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Cooking Power-Packed Whole Grains

Cooking Power-Packed Whole Grains

Whole grains are an important part of a healthy diet, providing the complex carbohydrates that our bodies prefer as their main source of energy, as well as fiber and an assortment of vitamins, minerals, and other micronutrients. Unlike processed grain products like white rice and white bread, whole grains actually help to control our weight by making us feel full longer. Yet, many people don’t know how to cook whole grains and are intimidated by the process.

Here’s the good news: There are some easy ways to add whole grains to your diet, and most are very simple to cook.

Whole Grain Cooking Chart

The following chart of cooking techniques is from the Whole Grains Council. Note: Rinse grains before cooking. The grains will roughly triple in volume once cooked.

For the stove top, simply put the dry grain in a stock pot or saucepan with water or vegetable broth amounts listed below. Bring it to a boil, then simmer until the liquid is absorbed.

To 1 cup of this grain:

Add this much water or broth:

Bring to a boil, then simmer for:

Amount after cooking:

1 c. Amaranth

2 cups liquid

15-20 minutes

2 ½ cups

1 c. Barley, hulled

3 cups liquid

45-60 minutes

3 ½ cups

1 c. Buckwheat

2 cups liquid

20 minutes

4 cups

1 c. Bulgur

2 cups liquid

10-12 minutes

3 cups

1 c. Cornmeal (polenta)

4 cups liquid

25-30 minutes

2 ½ cups

1 c. Farro

2 ½ cups liquid

25-40 minutes

3 cups

1 c. Kamut® wheat

4 cups liquid

soak overnight then cook 45-60 minutes

3 cups

1 c. Millet, hulled

2 ½ cups liquid

25-35 minutes

4 cups

1 c. Oats, steel cut

4 cups liquid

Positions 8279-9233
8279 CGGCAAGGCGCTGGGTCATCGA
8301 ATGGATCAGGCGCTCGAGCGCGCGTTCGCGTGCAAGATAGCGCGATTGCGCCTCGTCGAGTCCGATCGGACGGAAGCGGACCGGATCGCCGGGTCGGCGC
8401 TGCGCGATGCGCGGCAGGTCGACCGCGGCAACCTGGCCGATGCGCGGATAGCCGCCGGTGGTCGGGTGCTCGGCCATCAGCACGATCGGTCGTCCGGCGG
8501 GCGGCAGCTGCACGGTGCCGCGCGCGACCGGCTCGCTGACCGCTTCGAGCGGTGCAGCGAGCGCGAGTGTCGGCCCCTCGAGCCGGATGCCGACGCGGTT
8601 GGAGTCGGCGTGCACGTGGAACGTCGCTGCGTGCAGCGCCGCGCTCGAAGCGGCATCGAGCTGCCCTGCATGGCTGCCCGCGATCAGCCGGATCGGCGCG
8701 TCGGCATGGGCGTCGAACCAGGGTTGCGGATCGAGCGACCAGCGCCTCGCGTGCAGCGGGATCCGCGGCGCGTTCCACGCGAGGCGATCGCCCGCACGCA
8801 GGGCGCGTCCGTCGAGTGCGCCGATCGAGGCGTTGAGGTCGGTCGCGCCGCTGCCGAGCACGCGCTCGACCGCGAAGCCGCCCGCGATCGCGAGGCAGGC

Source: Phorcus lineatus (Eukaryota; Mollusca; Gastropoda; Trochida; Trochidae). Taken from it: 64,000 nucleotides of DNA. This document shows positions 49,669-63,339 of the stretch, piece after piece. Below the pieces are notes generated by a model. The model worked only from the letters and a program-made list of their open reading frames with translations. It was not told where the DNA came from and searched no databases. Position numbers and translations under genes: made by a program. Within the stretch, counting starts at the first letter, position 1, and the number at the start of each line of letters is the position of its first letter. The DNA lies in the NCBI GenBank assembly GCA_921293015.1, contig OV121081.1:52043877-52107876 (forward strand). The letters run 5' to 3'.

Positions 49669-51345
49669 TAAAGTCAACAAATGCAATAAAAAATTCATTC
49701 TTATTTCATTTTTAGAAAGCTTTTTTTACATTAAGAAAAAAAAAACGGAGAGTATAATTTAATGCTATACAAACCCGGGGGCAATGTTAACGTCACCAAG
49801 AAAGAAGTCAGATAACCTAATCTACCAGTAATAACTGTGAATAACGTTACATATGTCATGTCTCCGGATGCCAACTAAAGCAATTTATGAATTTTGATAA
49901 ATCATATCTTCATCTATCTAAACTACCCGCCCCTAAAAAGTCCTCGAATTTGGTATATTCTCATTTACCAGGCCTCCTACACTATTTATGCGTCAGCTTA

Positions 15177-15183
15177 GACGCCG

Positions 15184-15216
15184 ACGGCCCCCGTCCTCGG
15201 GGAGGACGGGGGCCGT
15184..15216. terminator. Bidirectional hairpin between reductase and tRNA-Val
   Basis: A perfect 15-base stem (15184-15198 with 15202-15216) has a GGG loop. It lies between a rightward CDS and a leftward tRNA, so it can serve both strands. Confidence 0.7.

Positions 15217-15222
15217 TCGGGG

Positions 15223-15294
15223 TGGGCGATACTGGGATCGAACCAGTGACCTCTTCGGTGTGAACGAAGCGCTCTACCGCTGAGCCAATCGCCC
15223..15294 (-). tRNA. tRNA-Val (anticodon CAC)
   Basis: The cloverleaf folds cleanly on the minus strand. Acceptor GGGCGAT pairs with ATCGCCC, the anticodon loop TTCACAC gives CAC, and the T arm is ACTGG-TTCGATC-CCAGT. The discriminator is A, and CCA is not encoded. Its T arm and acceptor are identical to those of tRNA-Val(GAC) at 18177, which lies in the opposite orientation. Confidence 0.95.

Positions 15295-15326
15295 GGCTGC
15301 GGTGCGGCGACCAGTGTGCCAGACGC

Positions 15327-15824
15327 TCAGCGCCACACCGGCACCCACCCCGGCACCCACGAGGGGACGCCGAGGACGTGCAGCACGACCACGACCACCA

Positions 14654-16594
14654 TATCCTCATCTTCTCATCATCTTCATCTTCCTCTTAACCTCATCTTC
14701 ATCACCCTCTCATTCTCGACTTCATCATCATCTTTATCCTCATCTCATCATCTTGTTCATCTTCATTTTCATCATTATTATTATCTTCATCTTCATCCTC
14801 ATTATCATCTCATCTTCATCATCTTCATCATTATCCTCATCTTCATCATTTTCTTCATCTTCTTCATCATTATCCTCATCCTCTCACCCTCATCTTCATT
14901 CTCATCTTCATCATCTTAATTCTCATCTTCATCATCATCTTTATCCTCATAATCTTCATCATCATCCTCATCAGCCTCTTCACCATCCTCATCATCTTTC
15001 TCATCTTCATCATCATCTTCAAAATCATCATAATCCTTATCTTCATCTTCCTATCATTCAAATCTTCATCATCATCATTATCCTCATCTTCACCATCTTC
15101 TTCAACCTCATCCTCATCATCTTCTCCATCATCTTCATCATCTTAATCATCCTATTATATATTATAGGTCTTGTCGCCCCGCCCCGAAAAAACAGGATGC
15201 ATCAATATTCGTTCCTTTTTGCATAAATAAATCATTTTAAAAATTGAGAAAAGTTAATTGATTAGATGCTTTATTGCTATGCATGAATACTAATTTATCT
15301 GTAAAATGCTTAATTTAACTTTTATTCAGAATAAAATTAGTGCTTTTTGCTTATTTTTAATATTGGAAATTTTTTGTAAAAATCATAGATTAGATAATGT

30 minutes

3 cups

1 c. Pasta, whole wheat

6 cups or more liquid

8-12 minutes (varies by size)

varies

1 c. Quinoa

2 cups liquid

12-15 minutes

3 cups

1 c. Rice, brown

2 ½ cups liquid

25-45 minutes (varies)

3 cups

1 c. Rye

4 cups liquid

soak overnight then cook 45-60 minutes

3 cups

1 c. Sorghum

4 cups liquid

25-40 minutes

3 cups

1 c. Spelt berries

4 cups liquid

soak overnight then cook 45-60 minutes

3 cups

1 c. Teff

3 cups liquid

20 minutes

2 ½ cups

1 c. Wheat berries

4 cups liquid

soak overnight then cook 45-60 minutes

2 ½ cups

1 c. Wild rice

3 cups liquid

45-55 minutes

3 ½ cups

Cooking Times Can Vary

Grains vary in cooking times. Some of the variables depend on the age of the grain, the variety, and the pan being used for cooking. If the grain is not as tender as you like when the cooking time is up, simply add more water and continue cooking.

One the other hand, if it is tender and everything looks good before the liquid is all absorbed, simply drain the excess and serve.

Slow Cooker Tips & Recipes

Most whole grains will cook perfectly in a slow cooker. Add 4 cups water or broth per 1 cup of whole grains. Cook on the lowest setting for about 8 hours.

Try these additional slow cooker tips:

1. Add a half cup (or more) of your grain of choice to slow cooker stew and soup recipes.

2. Make a batch of grain and then freeze leftovers to have them on hand and ready to toss into a salad or other dish.

My favorite slow cooker recipes:

  1. Hearty Barley Vegetable Soup
  2. Three Bean Bulgur Chili

Bulgur is one of my favorite grains to cook with a slow cooker. I like to make a big batch of bulgur and use in recipes like tacos and spaghetti, because it adds a ground beef texture and soaks up the flavors of the dish you are preparing.

In a Hurry? Try These Quick Cooking Tips

  • Grains can be cooked more quickly by letting them sit in the allotted amount of water or broth for a few hours before cooking. You will find that cooking time is much shorter with a little pre-soaking.
  • Whole grains can also be cooked in big batches. They keep 3-4 days in the refrigerator and take only minutes to warm up with a little added water or broth.
  • The leftovers can be used for cold grain salads like Quinoa Chickpea Orange Miso Salad, or just toss a few handfuls into some soup.
  • Whole grains can be used as an alternative to white rice or pasta in salads, stuffing, and casseroles.
  • Since grains provide a healthy boost of vitamins, minerals, fiber, antioxidants and phytonutrients, get creative in adding them to many of your favorite recipes!

Try These Great Grain Recipes:

Copyright 2019 Center for Nutrition Studies. All rights reserved.

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